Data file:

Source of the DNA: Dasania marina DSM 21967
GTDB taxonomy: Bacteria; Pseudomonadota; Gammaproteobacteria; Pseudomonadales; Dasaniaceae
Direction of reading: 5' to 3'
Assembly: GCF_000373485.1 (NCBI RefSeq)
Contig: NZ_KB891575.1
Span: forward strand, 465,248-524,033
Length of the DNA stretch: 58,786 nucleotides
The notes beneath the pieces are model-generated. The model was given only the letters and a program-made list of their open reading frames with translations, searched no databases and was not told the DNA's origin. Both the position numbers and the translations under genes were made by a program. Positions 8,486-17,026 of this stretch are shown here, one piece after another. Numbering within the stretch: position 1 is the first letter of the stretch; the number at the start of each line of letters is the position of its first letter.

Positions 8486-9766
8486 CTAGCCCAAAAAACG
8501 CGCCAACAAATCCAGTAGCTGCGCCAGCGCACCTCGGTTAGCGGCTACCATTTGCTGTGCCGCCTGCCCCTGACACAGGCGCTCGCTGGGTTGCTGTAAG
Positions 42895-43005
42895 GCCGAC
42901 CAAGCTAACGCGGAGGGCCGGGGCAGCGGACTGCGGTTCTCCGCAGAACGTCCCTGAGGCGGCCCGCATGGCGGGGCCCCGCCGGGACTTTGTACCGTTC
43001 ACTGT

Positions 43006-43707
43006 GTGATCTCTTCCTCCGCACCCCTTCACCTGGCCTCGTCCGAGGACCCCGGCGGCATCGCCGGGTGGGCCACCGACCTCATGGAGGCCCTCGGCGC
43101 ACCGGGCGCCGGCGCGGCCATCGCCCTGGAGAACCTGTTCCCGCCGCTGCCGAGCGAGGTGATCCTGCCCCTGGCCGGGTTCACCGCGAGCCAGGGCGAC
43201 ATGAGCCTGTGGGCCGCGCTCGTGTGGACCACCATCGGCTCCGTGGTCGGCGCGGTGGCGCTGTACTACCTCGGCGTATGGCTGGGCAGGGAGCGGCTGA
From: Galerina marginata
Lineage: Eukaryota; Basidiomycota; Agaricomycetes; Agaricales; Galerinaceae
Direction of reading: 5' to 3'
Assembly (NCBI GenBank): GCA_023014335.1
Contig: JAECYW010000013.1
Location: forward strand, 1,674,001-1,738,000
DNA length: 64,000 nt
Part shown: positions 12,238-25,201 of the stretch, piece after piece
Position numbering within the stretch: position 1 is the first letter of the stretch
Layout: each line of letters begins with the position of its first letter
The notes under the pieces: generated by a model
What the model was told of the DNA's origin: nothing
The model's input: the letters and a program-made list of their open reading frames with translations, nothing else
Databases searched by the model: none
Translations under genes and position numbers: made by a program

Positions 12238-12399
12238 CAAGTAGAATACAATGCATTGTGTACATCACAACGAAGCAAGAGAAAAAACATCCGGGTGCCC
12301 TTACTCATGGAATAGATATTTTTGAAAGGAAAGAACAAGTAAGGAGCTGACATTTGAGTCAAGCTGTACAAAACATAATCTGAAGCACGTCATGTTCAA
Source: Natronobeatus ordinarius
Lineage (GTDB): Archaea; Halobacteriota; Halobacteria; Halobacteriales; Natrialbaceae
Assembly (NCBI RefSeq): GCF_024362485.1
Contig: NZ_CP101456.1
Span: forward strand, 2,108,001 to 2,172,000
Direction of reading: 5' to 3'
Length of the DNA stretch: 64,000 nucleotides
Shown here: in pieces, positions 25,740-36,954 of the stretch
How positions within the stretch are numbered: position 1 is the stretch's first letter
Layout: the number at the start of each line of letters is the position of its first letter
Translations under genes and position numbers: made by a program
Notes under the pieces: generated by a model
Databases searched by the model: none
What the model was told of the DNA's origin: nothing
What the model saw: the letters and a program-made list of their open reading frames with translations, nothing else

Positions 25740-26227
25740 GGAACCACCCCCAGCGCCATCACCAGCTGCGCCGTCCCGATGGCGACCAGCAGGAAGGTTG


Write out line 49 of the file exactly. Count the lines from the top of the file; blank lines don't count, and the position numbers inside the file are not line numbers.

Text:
Notes under the pieces: generated by a model